In a country where even an ordinary person cannot openly evaluate the founding fathers and leaders, any code of “professional ethics” that touches on the government is already immoral. In that case, it seems that promising to speak carefully isn’t a virtue – instead, doing the opposite becomes a form of “political correctness.” Western countries value professional ethics and employment agreements. But when it comes to cases like Bi’s in China, they not only keep silent about him breaking the agreement, but even encourage it. Thus it is obvious that they adopt “double standards.”
The use of “double standards” against China has become more and more serious. Many young people do not understand the root of the problem; they firmly believe that some Western countries are still out to subjugate China. And so the country is divided by these “double standards.” It is interesting that in most cases, the authorities keep a relatively moderate silence, when only confuses people more.
But really this isn’t strange, as theoretical innovation in China still lags far behind. China rejects universally used values and even snubs and misunderstands the “12 core socialist values” proposed by the 18th Party Congress, including democracy, freedom, and the rule of law. Instead, everyone uses his own standards to judge beauty and ugliness, right and wrong. It seems China has reached a crossroads in terms of both value choices and institutional innovation.
Let’s get back to the question of “double standards” from the beginning of the article. Yes, when judging Washington and Lincoln based on their motivations and purposes for waging war, they don’t seem that great. What made them great was the later development of their country. Washington, a slave owner, founded a nation that ultimately lived up the saying “all men are equal” by relying on the values of “freedom, democracy, and human rights.” Obama, a black man, ascended to the American presidency,Washington’s former post. Lincoln, meanwhile, waged a bloody civil war with the goal of maintaining federal unity, but the unified country turned out to be a wealthy and powerful nation respecting human rights…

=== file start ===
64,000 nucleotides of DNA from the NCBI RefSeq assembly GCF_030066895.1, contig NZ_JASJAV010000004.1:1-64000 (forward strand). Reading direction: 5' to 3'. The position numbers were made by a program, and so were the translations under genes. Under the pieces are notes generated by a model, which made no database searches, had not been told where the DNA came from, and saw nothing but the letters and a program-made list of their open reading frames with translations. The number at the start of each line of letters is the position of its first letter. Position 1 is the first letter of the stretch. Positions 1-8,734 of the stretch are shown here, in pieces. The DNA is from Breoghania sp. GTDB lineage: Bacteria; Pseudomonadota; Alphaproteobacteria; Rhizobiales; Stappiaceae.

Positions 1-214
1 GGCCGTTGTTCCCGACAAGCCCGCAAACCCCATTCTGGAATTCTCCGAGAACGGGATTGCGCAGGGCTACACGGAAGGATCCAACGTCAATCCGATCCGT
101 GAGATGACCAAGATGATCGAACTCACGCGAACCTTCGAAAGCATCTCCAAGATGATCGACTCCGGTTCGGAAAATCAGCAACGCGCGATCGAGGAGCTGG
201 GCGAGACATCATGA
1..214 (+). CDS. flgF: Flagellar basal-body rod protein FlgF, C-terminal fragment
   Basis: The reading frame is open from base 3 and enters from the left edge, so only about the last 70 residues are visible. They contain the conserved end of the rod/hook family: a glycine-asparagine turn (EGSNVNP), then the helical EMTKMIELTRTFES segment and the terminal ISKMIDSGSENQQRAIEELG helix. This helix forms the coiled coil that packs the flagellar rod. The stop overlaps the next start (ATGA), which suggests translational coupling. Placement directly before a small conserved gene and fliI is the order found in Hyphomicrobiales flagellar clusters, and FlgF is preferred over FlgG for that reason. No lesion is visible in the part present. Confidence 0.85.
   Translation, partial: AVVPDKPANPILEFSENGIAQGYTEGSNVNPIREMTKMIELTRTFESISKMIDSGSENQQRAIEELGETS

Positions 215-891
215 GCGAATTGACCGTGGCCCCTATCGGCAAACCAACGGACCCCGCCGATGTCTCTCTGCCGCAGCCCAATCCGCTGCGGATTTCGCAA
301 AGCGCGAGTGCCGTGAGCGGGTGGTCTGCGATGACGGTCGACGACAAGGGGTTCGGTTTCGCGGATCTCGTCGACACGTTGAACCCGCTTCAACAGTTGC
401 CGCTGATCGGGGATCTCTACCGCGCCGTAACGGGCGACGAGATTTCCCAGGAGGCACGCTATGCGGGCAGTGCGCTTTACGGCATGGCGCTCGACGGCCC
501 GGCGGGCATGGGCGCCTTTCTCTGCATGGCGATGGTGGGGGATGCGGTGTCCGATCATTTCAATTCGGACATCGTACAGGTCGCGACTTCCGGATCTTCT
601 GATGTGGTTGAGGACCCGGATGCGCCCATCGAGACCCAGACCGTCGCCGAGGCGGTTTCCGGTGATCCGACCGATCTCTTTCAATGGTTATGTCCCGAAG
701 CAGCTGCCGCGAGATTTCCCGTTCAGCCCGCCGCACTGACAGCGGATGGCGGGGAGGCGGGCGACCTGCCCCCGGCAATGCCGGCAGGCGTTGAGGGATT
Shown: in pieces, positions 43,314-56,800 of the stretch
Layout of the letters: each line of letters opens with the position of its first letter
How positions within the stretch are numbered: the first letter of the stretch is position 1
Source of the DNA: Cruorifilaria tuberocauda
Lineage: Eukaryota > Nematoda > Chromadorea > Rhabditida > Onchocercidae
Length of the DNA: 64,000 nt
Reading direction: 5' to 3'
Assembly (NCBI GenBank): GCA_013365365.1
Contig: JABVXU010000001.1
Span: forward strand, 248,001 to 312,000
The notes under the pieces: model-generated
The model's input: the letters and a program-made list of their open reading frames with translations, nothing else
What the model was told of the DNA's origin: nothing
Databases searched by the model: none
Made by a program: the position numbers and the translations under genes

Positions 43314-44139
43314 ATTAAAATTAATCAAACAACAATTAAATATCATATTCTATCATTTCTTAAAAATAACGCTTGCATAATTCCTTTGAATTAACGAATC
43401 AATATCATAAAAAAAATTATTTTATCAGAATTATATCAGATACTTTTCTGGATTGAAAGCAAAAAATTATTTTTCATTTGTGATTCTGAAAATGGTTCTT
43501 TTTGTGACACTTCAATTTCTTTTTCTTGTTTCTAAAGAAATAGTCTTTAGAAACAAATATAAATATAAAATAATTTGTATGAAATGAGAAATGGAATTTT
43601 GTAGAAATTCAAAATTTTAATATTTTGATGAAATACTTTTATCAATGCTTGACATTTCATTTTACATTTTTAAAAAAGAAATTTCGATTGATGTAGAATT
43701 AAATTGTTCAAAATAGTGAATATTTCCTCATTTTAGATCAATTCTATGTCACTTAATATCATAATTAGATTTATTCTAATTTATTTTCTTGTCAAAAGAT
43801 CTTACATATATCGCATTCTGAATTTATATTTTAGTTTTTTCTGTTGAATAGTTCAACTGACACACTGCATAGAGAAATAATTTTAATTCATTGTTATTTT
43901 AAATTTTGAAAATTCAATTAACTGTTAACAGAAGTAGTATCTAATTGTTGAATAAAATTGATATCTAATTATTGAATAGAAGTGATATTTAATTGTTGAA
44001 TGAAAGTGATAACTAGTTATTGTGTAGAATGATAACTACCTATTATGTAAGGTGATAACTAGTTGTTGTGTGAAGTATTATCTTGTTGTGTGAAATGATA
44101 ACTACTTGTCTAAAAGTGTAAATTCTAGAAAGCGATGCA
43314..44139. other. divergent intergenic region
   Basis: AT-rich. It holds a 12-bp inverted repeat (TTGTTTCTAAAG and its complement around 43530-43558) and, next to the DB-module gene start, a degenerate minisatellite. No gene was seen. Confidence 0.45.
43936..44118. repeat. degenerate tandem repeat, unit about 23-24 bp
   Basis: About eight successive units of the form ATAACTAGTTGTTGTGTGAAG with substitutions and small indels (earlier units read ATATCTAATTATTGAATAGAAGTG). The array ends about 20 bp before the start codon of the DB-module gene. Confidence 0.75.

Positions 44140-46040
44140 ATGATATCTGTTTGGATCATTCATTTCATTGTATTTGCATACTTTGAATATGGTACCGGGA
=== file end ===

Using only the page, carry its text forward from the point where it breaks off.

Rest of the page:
Let’s suppose that today America still enslaved vulnerable groups, that blacks and other minorities lived unequal lives, that this unified America was a place were the state is strong but citizens are weak, with people’s rights being oppressed by bureaucrats. Would Washington and Lincoln still enjoy the same status? Could Americans still respect them as the founding father and the greatest president while overlooking the mistakes they committed in those historical periods?
Let’s put it like this. Even if Washington was no good while he lived, Americans would still mostly think that he’s not bad, because he founded a nation where citizens can openly criticize and even abuse him! On the contrary, no matter how highly you praise the founding leader, who will really believe he did something good if 50 years later there are no open and impartial evaluations of him?
In this sense, judging a leader from half a century ago isn’t the problem. The problem is that even today we don’t have values and judgment standards that have been accepted by most people around the world. Everyone uses his own standard to evaluate the world and other people. Those holding the “truth” can wantonly distort facts, and people grasping one or two facts but claiming to have the “truth” are more and more common. Under these circumstances, of course people will use different standards to look at you, and the China of “double standards” will become more and more fractured. We might see great trouble in the near future.
This piece originally appeared in Chinese on Yang Hengjun’s blog. The original post can be found here.